Florida Residents Threatened by Reservoir Leak Can Return Home

Floridians were allowed to return to their homes Tuesday after they were forced to evacuate when a breach in a 79-acre reservoir containing sewage south of Tampa posed the threat of a collapse that could trigger a wall. of water of 20 feet.

The announcement came after officials spent Monday evaluating the possibility of a second breach at the leaking reservoir, which was ruled out at the end of the day.

At a news conference Tuesday afternoon, Scott Hopes, the acting manager of Manatee County, said that due to the additional pumps and the diversion of water from an uncontrolled gap, residents could return to their homes. More than 300 homes were under a mandatory evacuation order.

“We believe the risk has been successfully mitigated and diminished,” Hopes said.

When the leak was reported on March 26, the reservoir, part of a system of ponds connected to a former phosphate mine in Piney Point, Florida, contained approximately 480 million gallons of sewage.

With the water volume at 340 million gallons on Sunday, Mr. Hopes cautioned that the models suggested that if the reservoir gave in at that volume, it could result in a cascading “20-foot wall of water” in residential and commercial areas. .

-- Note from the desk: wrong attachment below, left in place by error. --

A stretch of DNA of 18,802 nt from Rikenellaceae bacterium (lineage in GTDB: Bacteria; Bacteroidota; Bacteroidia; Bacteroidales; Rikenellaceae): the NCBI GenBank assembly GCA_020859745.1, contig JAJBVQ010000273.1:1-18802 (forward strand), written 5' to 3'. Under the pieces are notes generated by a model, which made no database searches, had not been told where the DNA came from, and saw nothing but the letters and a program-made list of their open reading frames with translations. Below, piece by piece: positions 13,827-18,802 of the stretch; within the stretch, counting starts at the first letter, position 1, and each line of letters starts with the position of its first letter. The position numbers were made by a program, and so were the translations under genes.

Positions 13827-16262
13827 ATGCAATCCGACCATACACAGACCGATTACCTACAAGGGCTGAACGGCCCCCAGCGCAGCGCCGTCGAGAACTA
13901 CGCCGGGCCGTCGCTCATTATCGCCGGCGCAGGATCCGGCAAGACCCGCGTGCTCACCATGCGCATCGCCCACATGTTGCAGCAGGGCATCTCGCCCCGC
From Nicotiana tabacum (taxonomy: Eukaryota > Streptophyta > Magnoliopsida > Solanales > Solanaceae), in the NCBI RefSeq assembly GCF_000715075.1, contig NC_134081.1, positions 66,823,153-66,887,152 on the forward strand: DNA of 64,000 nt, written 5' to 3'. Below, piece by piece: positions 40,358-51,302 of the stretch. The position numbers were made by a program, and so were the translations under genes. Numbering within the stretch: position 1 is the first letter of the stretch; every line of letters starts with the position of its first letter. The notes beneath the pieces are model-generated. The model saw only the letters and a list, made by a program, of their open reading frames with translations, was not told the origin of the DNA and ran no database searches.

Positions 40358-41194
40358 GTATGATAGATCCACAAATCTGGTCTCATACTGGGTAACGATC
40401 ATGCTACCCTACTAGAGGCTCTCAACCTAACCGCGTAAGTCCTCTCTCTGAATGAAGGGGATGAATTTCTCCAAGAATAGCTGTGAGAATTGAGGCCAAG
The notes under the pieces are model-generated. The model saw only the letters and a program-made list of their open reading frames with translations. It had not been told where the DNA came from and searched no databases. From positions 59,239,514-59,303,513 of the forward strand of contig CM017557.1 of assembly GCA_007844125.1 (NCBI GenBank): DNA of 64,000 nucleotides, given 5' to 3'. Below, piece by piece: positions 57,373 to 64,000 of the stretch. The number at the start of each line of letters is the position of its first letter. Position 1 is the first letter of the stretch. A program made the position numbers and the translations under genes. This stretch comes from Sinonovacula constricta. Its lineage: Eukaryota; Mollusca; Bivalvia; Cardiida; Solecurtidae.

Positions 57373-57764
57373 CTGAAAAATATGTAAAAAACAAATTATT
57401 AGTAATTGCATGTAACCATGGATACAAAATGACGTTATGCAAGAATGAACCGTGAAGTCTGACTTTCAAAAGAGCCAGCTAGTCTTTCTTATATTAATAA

The Florida Department of Environmental Protection said Tuesday that about 303 million gallons of water remained in the reservoir and that as of Tuesday afternoon, about 165 million gallons had been discharged. The department also said the water in the area would be sampled to assess its quality.

At the news conference, Vanessa Baugh, president of the Manatee County Commission, said that the county board had unanimously authorized the use of a deep injection well on county property. That would give county commissioners full control over the well going forward and allow the county to dictate the quality of the water before it enters the well.

“In other words, North Manatee residents and business owners can rest easy,” Ms. Baugh said. “I am very pleased that the disruption to life, or life as usual in North Manatee, is minimal.”

Mr. Hopes said that while there were persistent concerns about the impact of the leak on the environment, the flow of the water appeared to be at a rate that officials hoped could be diluted and managed properly.

“We are very, very optimistic that we have been able to successfully minimize the impact,” Hopes said, adding that drinking water is safe. “I think everyone should be sure that this is now under control. The risk has been reduced. “

At the press conference, Hopes felt empathy for the residents who were forced to evacuate, but was grateful that there was not a major gap.

“It has been difficult for everyone involved. It has been stressful for the residents of Manatee County, ”Hopes said. “I hope that tonight many of us – I know I will – sleep better. In fact, I can sleep, and I’m sure others who have been involved. “

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